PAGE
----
Transfer of YAC Clones to New Hosts by Karyogamy‐Deficient Mating

Forrest Spencer1, Giora Simchen2

1 Johns Hopkins University School of Medicine, Baltimore, Maryland, 2 The Hebrew University, Jerusalem, Israel
Publication Name:  Current Protocols in Human Genetics
Unit Number:  Unit 5.14
DOI:  10.1002/0471142905.hg0514s06
Online Posting Date:  May, 2001
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This unit provides a protocol for moving yeast artificial chromosome (YAC) clones to new yeast hosts using basic microbial techniques and pulsed‐field gel analysis. In contrast to other methods that can be used to transfer YAC clones, this requires neither optimization to achieve high‐efficiency DNA‐mediated transformation of chromosome‐sized DNA nor specialized equipment for tetrad dissection and analysis. Instead, chromosome (YAC) transfer is selected in rare segregants (“YACductants”) from a yeast mating that is rendered incomplete in most cell pairings by the presence of a kar1 (karyogamy‐deficient) mutation in either parental strain. The in this unit details the transfer of a YAC clone from yeast strain AB1380 (host to nearly all existing YAC libraries) to YPH925, a strain with nonreverting genetic markers compatible with existing plasmid constructs useful in YAC modification.

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Table of Contents

  • Basic Protocol 1: YAC Transfer by Kar1− Mating
  • Reagents and Solutions
  • Commentary
  • Figures
  • Tables
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Basic Protocol 1: YAC Transfer by Kar1− Mating

  • Liquid medium appropriate for recipient yeast strain: e.g., YPD (unit 5.5) for strain YPH925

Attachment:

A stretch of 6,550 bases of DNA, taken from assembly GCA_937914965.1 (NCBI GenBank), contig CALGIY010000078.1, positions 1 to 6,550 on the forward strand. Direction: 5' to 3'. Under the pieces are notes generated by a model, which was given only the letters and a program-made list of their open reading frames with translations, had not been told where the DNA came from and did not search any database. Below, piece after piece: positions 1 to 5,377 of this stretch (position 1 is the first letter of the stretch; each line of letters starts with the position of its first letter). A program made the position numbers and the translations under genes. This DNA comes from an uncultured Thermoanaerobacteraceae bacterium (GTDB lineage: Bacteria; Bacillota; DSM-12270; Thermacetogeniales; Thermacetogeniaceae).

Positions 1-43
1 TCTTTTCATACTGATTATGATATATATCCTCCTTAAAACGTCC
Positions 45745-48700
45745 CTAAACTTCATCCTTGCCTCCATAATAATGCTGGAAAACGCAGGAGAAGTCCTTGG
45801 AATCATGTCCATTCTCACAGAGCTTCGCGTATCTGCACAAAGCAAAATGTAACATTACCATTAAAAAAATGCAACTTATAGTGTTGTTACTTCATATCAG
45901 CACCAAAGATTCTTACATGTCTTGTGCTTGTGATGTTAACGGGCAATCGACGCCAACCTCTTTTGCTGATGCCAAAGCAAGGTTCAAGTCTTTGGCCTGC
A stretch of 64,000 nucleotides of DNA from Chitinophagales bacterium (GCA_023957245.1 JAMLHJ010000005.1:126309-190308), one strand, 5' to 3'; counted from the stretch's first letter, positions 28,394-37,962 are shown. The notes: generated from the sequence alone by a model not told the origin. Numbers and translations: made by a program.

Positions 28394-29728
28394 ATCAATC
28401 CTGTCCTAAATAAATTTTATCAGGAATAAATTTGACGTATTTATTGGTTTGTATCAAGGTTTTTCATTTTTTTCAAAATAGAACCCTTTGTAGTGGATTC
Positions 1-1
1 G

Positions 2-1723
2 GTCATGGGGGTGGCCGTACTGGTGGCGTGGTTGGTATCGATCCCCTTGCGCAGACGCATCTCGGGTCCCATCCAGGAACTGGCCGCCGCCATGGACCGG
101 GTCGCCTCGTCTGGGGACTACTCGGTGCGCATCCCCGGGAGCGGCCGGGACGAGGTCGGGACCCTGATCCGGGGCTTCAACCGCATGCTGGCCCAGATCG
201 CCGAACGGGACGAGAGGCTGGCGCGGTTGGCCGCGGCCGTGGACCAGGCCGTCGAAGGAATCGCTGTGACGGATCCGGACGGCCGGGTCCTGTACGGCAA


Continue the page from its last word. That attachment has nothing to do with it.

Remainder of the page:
• Liquid medium appropriate for donor yeast strain: e.g., recipeSC −Ura −Trp (see recipe) for strain AB1380 + YAC
  • Donor yeast strain: e.g., AB1380 containing a pYAC4 clone
  • Recipient yeast strain: e.g., YPH925 (kar1Δ15; Table 5.14.2)
  • recipeSC −Ura −Trp +Cyh, SC −Ura +Cyh, and SC −His +Cyh plates (see recipe)
  • Low gelling/melting temperature agarose
  • 0.125 M EDTA, pH 8.0
  • ET buffer: 0.05 M EDTA (pH 8.0)/0.01 M Tris⋅Cl (pH 8.0; appendix 2D)
  • recipe20 µg/ml Zymolyase 20T solution (see recipe)
  • recipeLET buffer (see recipe)
  • recipeNDS buffer (see recipe)
  • recipeProteinase K stock solution (see recipe)
  • 0.5× TBE buffer ( appendix 2D)
  • 30°C incubator, preferably with roller drum
  • Culture tubes suitable for use with roller drum, if used
  • Spectrophotometer or microscope and hemacytometer
  • Replica platform and sterile velvets for replica plating
  • Sterile 2.1‐cm‐diameter Whatman no. 1 filter paper circles (optional)
  • Sterile pipets, micropipet tips, toothpicks, or wooden sticks
  • 45°C water bath
  • Additional reagents and equipment for pulsed‐field gel electrophoresis (unit 5.1) and Southern blot analysis of YACs (unit 5.7)
NOTE: All reagents and equipment coming into contact with live cells must be sterile.
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Literature Cited